Here’s just one example, via The Wall Street Journal. Last month,
Department of Education imposed a 21-day hold on Corinthian’s [Colleges, a for-profit college system with campuses across the USS] access to federal student aid because it “failed to address concerns about its practices, including falsifying job placement data used in marketing claims to prospective students.” The funding freeze triggered a liquidity crisis, which has culminated in Corinthian’s decision to wind down or sell its 97 US campuses.
Never mind that, among other things, DoE itself can’t figure out how to measure job placement for college graduates. The National Center for Education Statistics, an arm of the DoE, found itself tasked with generating just such a metric, but in 2011, it was forced to admit that the challenges of using institutional tracking of students, which include the reporting burden on institutions as well as the potential for inconsistent documentation and reporting, simply wasn’t feasible.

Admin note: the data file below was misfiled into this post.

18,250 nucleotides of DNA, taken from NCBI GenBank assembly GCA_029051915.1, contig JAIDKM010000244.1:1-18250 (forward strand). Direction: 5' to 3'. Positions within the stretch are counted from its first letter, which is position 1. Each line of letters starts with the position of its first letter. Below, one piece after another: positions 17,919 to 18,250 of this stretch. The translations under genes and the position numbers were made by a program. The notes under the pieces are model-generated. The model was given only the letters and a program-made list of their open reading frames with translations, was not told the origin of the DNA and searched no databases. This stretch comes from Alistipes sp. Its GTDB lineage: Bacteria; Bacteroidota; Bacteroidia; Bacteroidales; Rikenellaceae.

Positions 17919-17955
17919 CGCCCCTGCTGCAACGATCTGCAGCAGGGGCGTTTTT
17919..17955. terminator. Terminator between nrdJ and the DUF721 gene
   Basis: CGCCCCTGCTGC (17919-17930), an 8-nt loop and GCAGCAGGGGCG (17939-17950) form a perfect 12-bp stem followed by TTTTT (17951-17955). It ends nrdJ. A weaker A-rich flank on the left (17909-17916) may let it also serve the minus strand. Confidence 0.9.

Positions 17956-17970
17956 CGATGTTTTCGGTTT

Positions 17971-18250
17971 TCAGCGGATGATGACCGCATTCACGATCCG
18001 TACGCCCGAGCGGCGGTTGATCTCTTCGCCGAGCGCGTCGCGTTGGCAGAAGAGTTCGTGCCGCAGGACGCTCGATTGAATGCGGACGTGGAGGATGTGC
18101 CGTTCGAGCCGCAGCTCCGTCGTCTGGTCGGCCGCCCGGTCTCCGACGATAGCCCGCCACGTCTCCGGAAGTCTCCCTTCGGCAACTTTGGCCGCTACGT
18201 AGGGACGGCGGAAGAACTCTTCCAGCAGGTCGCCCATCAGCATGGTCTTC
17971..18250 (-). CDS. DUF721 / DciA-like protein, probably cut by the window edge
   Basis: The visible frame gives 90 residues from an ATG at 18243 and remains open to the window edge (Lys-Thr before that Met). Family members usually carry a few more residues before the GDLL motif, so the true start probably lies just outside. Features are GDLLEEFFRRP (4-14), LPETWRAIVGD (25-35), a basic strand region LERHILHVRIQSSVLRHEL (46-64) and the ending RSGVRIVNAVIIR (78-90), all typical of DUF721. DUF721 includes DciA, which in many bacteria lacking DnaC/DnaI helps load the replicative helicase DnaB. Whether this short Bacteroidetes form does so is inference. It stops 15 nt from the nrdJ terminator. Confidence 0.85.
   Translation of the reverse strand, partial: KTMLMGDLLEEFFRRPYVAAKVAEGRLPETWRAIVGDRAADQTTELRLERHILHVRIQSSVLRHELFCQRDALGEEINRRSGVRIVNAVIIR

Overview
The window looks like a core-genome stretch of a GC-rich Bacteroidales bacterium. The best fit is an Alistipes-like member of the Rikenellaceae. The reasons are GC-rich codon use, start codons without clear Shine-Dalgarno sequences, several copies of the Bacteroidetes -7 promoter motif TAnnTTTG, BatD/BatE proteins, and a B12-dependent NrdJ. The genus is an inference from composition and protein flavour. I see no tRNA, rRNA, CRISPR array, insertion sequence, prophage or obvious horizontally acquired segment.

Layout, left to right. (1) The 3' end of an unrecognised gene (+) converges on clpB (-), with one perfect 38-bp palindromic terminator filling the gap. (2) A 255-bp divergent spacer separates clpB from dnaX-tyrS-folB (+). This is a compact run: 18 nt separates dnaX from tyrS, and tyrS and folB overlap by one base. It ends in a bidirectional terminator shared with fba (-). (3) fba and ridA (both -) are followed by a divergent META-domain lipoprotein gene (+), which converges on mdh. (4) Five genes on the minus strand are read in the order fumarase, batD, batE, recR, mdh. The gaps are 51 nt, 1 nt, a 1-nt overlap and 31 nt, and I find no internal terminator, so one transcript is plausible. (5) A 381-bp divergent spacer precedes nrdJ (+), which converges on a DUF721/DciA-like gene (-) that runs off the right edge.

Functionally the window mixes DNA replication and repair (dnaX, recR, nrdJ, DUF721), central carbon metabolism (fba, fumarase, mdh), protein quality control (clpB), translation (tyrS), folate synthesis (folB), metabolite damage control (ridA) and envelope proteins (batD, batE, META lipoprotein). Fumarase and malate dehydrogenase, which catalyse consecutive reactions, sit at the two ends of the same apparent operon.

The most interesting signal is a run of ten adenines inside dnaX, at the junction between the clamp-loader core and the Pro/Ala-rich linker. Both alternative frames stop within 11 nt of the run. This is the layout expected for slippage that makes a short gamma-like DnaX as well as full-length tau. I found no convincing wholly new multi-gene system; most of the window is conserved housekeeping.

Then there’s the data the DoE demanded of Corinthian:
- a list of all students placed by name and Social Security number
- the students’ most recent telephone numbers and cell phone numbers
- graduation dates and academic programs
- job titles
- start dates
- employers’ names and contact information
Never mind the difficulty of collecting those data from folks who’ve already graduated and moved on with their lives. Think about the invasion of privacy this administration demanded Corinthian perpetrate on those graduated adult American citizens.
Corinthian couldn’t meet DoE’s data delivery deadline, despite having assigned an additional 100 employees the single full time task of collecting these personal data from its hundreds of thousands of students. As a result, it’s had to close its doors—that funding freeze.
This is this administration’s arrogance at its most powerful and its worst.